Parrish Art Museum, Water Mill

#1 of 7 in Museums in Hamptons
Parrish Art Museum is located in Water Mill. Plan your visit to Parrish Art Museum and a wealth of other attractions, well-known and undiscovered, using our Water Mill road trip planning site .
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Parrish Art Museum Reviews
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107 reviews
  • We were visiting the Museum, by interest in its architecture. However, impressed us particularly the exposure of Clifford Ross, photographer of seas, and all the work of curator of the same, which indicates that there is an intelligent address making the Museum an interesting attraction after the Museum. He is easily accessible from New York, renting a car.
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  • Outdoor lawn sculpture exhibition and very large and small various contemporary art, there was quite impressive. Rates are $ 12 was a weather often doubles as a walk, 10 minutes.
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  • Living in the Hamptons year round often you do not take time to enjoy what the tourists around the world rave 10 beaches in the world ,food ,cultural and charming villages. Finally,took ti...  more »
  • Underwhelming. Worth visiting if you love art, but plan to spend one hour maximum. The collection was nice enough. No blockbusters for the mass tourist population, but casual art lovers will recognize the names of artists represented. The Leo Villareal installation in the lobby is the mesmerizing highlight. I did appreciate the thoughtful/intellectual tone of the wall text and overall curatorial perspective. The grounds are virtually empty - a disappointing waste of space where the sculpture garden should be. The building is a depressing dud. In our era of expressive museum architecture, this building is a black joyless tragedy. The shape is a riff on traditional rural architecture - a shed for art. I'm sure the famous European architects in charge of the design were proud of themselves for "nailing" rural American architecture. And they did. But instead of elevating or transforming that typology, the interpretation is too literal. It can only seem interesting to those who don't really know the buildings they are copying. There are a few nice-ish moments, but most of the detailing is basic. The most amusing failure is a concrete bench that curves out from the wall and extends the length of the building. It's a mediocre bench, and it looks out over a weedy, artless field. A fitting summary of the entire Parrish experience.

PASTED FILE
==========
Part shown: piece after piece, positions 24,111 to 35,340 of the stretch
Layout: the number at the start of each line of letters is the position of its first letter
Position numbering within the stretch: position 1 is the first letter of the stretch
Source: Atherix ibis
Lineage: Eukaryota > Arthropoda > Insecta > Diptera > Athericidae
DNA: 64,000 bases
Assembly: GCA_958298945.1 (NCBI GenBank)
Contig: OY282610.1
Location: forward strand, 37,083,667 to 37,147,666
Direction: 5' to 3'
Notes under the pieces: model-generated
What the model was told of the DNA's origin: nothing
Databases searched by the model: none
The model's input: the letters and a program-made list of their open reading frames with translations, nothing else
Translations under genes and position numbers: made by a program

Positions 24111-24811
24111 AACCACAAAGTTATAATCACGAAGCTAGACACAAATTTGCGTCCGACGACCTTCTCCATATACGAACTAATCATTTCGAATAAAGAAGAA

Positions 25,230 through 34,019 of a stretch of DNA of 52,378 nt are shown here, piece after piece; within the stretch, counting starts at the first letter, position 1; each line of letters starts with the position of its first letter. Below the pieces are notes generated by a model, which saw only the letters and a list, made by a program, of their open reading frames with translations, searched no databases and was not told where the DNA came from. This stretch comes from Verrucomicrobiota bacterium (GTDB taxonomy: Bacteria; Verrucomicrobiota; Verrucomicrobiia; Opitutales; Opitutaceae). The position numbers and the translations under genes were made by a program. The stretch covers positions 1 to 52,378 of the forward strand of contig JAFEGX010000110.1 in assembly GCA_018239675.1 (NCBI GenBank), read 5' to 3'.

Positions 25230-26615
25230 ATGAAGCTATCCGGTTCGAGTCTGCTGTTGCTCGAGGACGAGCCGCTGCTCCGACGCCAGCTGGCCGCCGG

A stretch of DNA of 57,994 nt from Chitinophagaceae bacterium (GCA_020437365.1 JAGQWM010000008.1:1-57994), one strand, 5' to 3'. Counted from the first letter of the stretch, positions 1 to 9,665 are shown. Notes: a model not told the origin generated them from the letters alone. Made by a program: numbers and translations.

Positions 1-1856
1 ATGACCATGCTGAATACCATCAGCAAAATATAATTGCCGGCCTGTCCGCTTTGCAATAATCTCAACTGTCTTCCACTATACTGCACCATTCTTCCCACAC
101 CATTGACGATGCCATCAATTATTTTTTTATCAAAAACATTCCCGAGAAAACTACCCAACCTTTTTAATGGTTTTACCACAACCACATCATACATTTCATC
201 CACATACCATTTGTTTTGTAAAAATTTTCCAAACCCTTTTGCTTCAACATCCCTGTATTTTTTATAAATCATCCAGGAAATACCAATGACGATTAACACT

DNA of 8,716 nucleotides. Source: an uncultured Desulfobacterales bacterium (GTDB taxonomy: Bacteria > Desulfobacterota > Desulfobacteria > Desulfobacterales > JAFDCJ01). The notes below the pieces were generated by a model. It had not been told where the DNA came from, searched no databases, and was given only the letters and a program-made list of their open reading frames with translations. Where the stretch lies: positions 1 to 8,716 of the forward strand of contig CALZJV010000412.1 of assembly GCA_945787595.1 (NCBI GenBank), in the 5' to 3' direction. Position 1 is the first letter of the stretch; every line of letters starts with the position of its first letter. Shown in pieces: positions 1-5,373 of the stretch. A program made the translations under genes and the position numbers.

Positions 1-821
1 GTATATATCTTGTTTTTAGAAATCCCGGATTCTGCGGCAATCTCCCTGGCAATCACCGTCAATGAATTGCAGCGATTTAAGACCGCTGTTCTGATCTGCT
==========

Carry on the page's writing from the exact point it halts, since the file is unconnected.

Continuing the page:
• Small museum with a focus on American artists housed in a unique space.
  • Awful Architecture Inside and Out! I agree with another reviewer - it is like being at a concentration camp - I always feel like I have to make a run to the car as I make my escape before the machine guns open up. And the wasted use of interior space is appalling. The center of the building oppressively points down with heavy wooden beams all the way down in the dark pathway to the exhibition rooms - the tall, distracting, unpainted plywood ceiling, the sparse natural light, the small rooms even though the museum is so long, the ugly, ugly artificial light, all in an area of intensely, beautiful, natural light - and all of this as a slap in the face of the gorgeous former museum, that still sits wonderfully in town, the classic museum, that seems to have as much space as the space set aside in this long, boring new building. Frank Lloyd Wright would have condemned this new museum before it got off the drawing board. Yes, shame on the waste and poor planning of those in charge. Now we have to live with this? If only the Fairfield Porter collection could have been kept in the old museum, within walking distance of his former home, and within the spirit of his lovely town. Thankfully, the old museum is now being used by an art group - so worth a visit there again - just to be in that superior space. I fondly remember and an Alex Katz exhibit there, and a Pop Art exhibition too that was currated by Henry Geldzahler - and other fine shows. I hate this museum, which is very painful to say, but I do - just the thought of it always makes me mad.
  • Enjoyable exhibits and events in a well appointed space. Student exhibits are a particular personal favorite.
  • The Landscape Pleasures lectures were excellent.

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